Carriage 'B' of the northbound CountryLink at 1.50pm Writing Historical Non-Fiction with Christine Bramble I’ve spent most of my working life writing – but for someone else!  Study notes, exhibition guides, newsletters, council reports, strategic plans, you name it: schools, a museum and the planning departments of local government.  It…
NewsWriting History
August 27, 2019

Writing History Part 2

'You can’t change the date of the Battle of Waterloo' Writing Historical Non-Fiction with Christine Bramble Some years ago I attended a workshop on Creative Non-Fiction.  When I mentioned this to a friend who, like me, was working on a biography, she looked puzzled.  How can nonfiction be creative? Doesn’t…
Red Cross nurses WW1 NewsWriting History
August 24, 2019

Writing History Part 3

Thomas Keaneally's Error In my last post I referred to the writerly error of “changing the date of the Battle of Waterloo”, i.e., getting the facts wrong in relation to a topic that’s easy to check.  I was disappointed when I read Thomas Keneally’s Daughters of Mars, a novel of…
NewsTrue Crime
August 20, 2019

True Crime Writing Part 1

True Crime by Ted Bassingthwaighte See It, Touch It, Smell It, Taste It True crime was my passion and occupation for 22 years. I joined the NSW Police Force on May 18th 1987. In the first 12 months of my probationary period at Wyong police station on the NSW Central…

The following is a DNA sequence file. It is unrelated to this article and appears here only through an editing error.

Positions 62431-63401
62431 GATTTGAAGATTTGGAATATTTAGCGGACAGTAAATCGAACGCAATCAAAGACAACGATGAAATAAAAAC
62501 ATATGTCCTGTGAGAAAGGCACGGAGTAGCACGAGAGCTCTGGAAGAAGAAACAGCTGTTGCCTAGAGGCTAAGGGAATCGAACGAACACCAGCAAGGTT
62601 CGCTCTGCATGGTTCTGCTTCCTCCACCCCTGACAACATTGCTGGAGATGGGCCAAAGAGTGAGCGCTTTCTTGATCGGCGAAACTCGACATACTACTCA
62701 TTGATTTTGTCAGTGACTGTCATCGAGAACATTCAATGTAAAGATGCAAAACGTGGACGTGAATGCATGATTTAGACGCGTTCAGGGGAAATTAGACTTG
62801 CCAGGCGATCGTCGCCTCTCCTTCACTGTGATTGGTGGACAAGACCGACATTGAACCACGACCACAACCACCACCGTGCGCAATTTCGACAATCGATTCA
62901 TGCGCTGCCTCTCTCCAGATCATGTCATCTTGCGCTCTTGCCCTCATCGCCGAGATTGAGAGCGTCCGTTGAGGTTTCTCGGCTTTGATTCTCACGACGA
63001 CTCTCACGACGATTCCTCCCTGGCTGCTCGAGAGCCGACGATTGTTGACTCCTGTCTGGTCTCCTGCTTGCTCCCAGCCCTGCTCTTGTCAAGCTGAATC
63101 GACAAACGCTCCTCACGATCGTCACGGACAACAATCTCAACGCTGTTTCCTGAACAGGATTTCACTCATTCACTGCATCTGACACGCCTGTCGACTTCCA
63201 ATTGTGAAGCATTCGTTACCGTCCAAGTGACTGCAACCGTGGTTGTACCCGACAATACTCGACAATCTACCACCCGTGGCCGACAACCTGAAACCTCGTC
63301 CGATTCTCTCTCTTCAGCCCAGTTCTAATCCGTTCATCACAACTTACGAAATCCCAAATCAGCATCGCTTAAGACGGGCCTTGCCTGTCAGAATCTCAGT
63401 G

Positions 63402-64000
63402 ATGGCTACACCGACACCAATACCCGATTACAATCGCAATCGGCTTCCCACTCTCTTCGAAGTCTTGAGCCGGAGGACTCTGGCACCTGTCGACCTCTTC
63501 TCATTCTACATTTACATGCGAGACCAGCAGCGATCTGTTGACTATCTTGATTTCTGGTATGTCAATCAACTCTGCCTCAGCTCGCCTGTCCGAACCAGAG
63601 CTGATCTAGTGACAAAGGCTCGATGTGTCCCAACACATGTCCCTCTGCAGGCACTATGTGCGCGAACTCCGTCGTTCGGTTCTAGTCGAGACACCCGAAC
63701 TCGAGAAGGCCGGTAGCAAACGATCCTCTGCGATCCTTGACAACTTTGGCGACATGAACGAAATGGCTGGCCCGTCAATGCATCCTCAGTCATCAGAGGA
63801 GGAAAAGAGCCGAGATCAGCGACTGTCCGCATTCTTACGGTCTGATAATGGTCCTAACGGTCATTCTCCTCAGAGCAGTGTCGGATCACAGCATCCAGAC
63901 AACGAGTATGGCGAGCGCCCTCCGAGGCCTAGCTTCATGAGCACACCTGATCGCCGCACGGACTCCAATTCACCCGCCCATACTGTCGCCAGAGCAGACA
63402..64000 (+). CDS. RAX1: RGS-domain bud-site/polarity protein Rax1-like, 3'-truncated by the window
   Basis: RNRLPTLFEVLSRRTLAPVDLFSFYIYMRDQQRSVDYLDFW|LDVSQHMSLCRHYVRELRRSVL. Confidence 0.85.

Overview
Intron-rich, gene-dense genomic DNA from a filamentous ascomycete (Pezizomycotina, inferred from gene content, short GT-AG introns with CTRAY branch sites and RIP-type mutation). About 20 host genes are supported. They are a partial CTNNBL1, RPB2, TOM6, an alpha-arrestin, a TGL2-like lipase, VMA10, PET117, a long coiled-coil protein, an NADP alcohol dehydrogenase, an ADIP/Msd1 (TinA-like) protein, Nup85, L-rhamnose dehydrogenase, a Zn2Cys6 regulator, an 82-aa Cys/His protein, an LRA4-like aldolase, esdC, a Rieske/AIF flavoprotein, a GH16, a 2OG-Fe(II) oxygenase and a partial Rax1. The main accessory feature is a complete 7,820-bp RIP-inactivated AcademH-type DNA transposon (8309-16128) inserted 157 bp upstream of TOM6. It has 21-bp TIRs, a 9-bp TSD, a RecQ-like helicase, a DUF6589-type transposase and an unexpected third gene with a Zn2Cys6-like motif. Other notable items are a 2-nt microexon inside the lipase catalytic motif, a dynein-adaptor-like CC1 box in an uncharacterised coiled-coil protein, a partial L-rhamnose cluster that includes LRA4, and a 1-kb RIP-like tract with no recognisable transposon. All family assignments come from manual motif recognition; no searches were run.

picture of a footprint in the sand NewsTrue Crime
August 17, 2019

True Crime Writing Part 2

Why Do We Love True Crime? Mark Lawson in this article in The Guardian  said, "Humans are fascinated by evil,” says bestselling crime writer Ian Rankin. “We wonder where it comes from and whether we ourselves could ever carry out such an act. Some readers turn to crime fiction for…
NewsTrue Crime
August 12, 2019

True Crime Writing Part 3

True Crime by Ted Bassingthwaighte The whole crime scene! So, you are ‘standing at the shoulder of monsters’ and what do you expect to see or hear or feel? Are you just a curious observer? Do you feel slightly voyeuristic? Or do you want to ride that imagination train into…
NewsTrue Crime
August 10, 2019

True Crime Writing Part 4

True Crime by Ted Bassingthwaighte The best . . . Now that you are prepared for it let’s talk about what’s good. I am passionate about stories in book form in particular. I don’t deride digital versions of true crime. True crime podcasts are arguably the fastest growing medium in…